Engine Installation Overview

Building a motorized bike by Josh Larson

  1. Anton
    This is a basic guide showing some key points to remember when motorizing a bicycle.

    1. Mounting the Motor


    Put the motor on the frame upright and make sure that its sitting straight and that it also clears the chain wheel and or chain guard.
    mounting motorized bicycle motor.jpg

    Also to make sure to use the new style steel flat motor mounts not the old style cast aluminum ones the new style ones flex around the motor studs and make for a tighter fit. Do not over tighten motor studs.
    motorized bicycle motor mounting plate.jpg

    If down tube is to small use the frame adapter that comes in the kit but throw the weak 10mm bolt away and replace it with a bulkier stud that wont strip or snap.
    motorized bicycle frame adapter mount.jpg

    Drill a hole in the frame exactly where u want your motor to sit. You can do this by setting the motor on the frame and marking lines on each side of front motor mount where u want it to sit on the down tube. Then take the motor off and mark where the hole should be right in between the lines. Use a punchall or nail to make sure the drill bit doesn’t slip out of place. When your done the kit had bolts that replace the studs that come on the motor. And it should look like this.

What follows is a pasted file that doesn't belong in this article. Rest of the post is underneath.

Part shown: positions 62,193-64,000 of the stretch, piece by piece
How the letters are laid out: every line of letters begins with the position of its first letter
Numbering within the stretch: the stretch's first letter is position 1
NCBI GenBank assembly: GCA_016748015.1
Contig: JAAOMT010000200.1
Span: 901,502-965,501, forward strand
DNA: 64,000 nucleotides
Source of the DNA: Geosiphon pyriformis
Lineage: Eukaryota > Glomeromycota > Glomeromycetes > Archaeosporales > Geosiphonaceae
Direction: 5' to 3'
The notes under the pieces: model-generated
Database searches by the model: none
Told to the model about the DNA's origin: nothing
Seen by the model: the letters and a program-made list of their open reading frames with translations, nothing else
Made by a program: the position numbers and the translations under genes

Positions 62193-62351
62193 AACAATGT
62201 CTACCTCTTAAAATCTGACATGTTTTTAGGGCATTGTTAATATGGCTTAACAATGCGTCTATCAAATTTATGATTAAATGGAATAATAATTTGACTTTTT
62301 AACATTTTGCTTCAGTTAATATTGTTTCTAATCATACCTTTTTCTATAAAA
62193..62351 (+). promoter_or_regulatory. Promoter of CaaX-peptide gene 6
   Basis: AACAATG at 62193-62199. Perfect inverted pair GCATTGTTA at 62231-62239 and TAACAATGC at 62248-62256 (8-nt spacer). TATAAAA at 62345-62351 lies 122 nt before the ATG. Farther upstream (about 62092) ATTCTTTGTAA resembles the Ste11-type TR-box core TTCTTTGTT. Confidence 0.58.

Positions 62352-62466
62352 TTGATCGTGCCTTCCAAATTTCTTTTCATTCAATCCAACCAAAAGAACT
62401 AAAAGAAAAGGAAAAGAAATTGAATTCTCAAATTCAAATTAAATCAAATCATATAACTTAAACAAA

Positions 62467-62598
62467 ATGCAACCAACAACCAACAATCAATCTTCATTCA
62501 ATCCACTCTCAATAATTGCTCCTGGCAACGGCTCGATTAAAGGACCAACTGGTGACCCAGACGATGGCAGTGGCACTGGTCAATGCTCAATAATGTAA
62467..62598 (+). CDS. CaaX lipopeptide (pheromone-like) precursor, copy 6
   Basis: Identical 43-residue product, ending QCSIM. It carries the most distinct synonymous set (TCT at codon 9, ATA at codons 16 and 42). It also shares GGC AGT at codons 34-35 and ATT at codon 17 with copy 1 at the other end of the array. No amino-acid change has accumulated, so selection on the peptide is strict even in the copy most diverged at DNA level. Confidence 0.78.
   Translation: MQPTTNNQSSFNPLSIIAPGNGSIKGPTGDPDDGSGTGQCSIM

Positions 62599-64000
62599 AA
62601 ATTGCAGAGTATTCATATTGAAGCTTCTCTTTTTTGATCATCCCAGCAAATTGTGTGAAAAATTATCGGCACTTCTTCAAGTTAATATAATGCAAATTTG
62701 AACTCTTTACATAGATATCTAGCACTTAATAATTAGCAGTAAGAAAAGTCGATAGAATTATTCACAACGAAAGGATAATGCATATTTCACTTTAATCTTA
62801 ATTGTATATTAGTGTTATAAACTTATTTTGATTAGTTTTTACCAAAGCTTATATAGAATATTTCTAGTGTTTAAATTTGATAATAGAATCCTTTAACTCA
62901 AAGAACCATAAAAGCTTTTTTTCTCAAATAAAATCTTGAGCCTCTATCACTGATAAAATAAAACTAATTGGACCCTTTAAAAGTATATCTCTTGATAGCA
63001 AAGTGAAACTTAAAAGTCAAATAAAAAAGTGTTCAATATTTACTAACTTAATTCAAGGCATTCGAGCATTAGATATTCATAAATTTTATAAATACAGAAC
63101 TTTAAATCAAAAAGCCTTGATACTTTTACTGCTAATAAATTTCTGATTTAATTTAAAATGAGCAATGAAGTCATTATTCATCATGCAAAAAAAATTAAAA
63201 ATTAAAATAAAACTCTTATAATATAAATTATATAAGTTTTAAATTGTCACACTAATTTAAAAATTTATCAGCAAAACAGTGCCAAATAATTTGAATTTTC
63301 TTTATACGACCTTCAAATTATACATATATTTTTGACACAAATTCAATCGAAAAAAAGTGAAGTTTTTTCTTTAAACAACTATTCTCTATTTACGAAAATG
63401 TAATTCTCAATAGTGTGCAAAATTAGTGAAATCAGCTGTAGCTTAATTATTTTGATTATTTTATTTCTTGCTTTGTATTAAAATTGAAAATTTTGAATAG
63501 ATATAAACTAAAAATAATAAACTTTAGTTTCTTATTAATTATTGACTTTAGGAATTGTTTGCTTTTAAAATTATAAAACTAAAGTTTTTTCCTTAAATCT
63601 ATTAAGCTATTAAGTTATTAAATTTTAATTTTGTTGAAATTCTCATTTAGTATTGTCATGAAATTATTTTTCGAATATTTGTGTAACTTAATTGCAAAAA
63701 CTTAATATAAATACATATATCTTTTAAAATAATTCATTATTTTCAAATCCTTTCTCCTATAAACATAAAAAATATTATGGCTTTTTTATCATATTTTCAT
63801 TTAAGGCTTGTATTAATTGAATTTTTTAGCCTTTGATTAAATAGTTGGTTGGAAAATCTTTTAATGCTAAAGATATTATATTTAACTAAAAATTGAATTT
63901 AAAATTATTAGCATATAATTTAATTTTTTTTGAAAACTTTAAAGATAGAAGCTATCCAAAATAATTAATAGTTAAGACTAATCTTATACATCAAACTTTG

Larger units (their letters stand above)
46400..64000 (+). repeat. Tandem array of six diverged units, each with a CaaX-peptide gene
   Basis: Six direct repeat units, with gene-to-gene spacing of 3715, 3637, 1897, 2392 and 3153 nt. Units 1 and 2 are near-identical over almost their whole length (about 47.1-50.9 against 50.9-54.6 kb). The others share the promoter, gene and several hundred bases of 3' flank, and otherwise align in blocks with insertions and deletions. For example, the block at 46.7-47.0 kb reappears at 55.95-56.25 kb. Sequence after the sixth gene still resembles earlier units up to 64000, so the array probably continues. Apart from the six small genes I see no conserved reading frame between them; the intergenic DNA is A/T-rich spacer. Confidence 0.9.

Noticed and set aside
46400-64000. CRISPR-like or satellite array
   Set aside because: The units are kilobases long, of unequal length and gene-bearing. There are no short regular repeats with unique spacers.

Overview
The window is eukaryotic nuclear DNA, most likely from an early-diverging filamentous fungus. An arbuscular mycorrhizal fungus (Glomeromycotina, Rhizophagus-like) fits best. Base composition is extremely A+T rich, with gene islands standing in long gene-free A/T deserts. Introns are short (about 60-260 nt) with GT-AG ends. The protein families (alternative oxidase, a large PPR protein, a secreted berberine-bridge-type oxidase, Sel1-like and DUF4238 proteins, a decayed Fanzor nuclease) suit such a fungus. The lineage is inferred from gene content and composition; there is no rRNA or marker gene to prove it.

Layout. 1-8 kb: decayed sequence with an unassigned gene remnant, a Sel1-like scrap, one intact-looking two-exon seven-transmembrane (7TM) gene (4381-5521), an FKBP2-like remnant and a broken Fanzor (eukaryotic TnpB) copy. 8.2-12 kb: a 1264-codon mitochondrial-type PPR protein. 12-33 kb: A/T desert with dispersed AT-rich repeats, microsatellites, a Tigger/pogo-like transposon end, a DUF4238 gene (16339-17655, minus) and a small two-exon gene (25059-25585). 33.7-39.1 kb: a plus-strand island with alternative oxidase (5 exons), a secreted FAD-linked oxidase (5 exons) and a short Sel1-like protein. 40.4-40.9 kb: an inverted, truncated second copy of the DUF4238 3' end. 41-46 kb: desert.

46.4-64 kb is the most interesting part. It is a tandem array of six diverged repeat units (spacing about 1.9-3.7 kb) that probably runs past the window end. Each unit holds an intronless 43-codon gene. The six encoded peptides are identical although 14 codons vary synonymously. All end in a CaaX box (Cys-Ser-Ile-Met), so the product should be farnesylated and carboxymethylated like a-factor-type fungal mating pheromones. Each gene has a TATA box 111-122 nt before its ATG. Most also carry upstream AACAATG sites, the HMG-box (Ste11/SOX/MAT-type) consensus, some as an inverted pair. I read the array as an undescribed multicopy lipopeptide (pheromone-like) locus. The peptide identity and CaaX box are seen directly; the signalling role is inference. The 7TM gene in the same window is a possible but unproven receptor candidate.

motorized bicycle engine mounted.jpg


    2. Mounting the sprocket

    Ok first thing you do is take the wheel off the bike. Take the coaster brake arm off and under that there is a little metal dust cover. Get rid of it.
    motorized bicycle coaster brake dust cover.jpg

    Now take your rubber mounts that come in the kit and cut one between the holes and put it on the inside of the spokes around the hub. Take your other rubber mount and put it on the other side. Put the sprocket over the mount and put the bolts with the heads on the sprocket. Don’t put washers or lock washers between the bolt and sprocket. Also if your using a standard sprocket that comes in the kit put it so lip under the teeth is facing out to keep the chain from rubbing the tire.
    motorized bicycle rear sprocket mounted.jpg

    Put the bolts threw the rubber mounts and threw between the little gaps where the spokes meet at the smallest part not the biggest part the bolts should fit perfectly in all the little triangles where the spokes get closest to the hub. Put your other rubber mount on the bolts and put the backing plates on followed by the washers and lock washers. Then bolt it all down making sure the sprocket is level. It should look like this when complete:
    motiorized bicycle rear sprocket mounting bolts.jpg

    Now that you have the sprocket on you need to bend the coaster break arm to fit around the bolts. Take biggest part of the coaster break arm, the part that hooks up to the hub and bend it and hit it so it’s about a 45* angle then take the smaller end and bend it so its about the same angle. It should look like this.
    motiorized bicycle coaster brake arm bending.jpg


    3. Isolating the gas tank